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diazepam in child agitation

Joana Grenha, Ana Garrido, Hernani Brito, Maria José Oliveira, Fátima Santos
Serotonin syndrome is a potentially life-threatening drug effect. It may be misdiagnosed because it has mostly been reported in adults. Case Report. An 8-year-old girl with behavioral problems and medicated with risperidone and sertraline was admitted in the emergency department after she had taken voluntarily 1500 mg of sertraline (50 mg/kg). At admission, she had marked agitation, visual hallucinations, diaphoresis, flushing, and tremor. She had fever and periods of hypertension. She also showed generalized rigidity and involuntary movements...
2013: Case Reports in Pediatrics
Hani F Braidy, Prabhjot Singh, Vincent B Ziccardi
PURPOSE: To study the safety of deep sedation in an urban-based oral maxillofacial surgery training program. MATERIALS AND METHODS: Charts of patients undergoing an intravenous sedation from January 2005 through December 2009 were reviewed. Data recorded included age, gender, type of procedures performed, and intravenous medications. Patients were divided in 2 groups depending on whether they received a general anesthetic agent (propofol or ketamine) or not. Anesthesia complications and failures were recorded and categorized...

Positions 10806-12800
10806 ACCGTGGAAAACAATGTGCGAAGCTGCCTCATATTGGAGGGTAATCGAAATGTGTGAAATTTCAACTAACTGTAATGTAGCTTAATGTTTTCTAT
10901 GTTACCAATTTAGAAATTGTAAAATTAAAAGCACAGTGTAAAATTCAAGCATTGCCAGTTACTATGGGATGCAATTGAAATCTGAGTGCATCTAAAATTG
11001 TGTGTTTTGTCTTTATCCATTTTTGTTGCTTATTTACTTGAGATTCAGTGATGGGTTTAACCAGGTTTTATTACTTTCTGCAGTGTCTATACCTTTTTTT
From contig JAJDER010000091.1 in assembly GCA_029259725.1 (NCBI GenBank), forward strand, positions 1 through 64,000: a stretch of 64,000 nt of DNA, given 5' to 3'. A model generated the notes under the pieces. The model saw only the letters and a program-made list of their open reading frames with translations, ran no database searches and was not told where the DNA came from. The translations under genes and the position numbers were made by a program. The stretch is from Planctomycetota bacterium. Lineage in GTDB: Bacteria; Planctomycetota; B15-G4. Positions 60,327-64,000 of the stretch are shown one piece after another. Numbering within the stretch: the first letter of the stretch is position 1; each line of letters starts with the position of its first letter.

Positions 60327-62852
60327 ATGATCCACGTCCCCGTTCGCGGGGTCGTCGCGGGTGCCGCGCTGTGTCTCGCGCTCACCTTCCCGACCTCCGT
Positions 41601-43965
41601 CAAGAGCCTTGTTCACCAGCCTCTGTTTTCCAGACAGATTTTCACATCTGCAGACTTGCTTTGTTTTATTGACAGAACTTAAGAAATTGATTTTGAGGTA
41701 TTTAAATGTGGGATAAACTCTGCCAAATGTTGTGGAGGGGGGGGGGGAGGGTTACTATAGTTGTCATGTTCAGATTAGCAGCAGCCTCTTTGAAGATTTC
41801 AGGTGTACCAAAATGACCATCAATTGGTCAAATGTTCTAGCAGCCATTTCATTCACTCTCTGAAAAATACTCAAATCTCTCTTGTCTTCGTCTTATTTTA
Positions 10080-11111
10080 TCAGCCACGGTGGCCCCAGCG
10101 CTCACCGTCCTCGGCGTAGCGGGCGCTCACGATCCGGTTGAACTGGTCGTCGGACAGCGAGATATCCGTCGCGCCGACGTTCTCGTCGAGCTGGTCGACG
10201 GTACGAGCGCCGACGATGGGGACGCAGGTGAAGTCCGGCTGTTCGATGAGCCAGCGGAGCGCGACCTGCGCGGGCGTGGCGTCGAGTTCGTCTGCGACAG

August 2011: Journal of Oral and Maxillofacial Surgery
S Auvin, E Lejay, C Delanoe, I Denjoy, J-M Lupoglazoff, J-C Mercier, L Titomanlio
No abstract text is available yet for this article.
April 13, 2010: Neurology
S Dahmani, C Brasher, I Stany, J Golmard, A Skhiri, B Bruneau, Y Nivoche, I Constant, I Murat
BACKGROUND: Premedication is considered important in pediatric anesthesia. Benzodiazepines are the most commonly used premedication agents. Clonidine, an alpha2 adrenoceptor agonist, is gaining popularity among anesthesiologists. The goal of the present study was to perform a meta-analysis of studies comparing premedication with clonidine to Benzodiazepines. METHODS: A comprehensive literature search was conducted to identify clinical trials focusing on the comparison of clonidine and Benzodiazepines for premedication in children...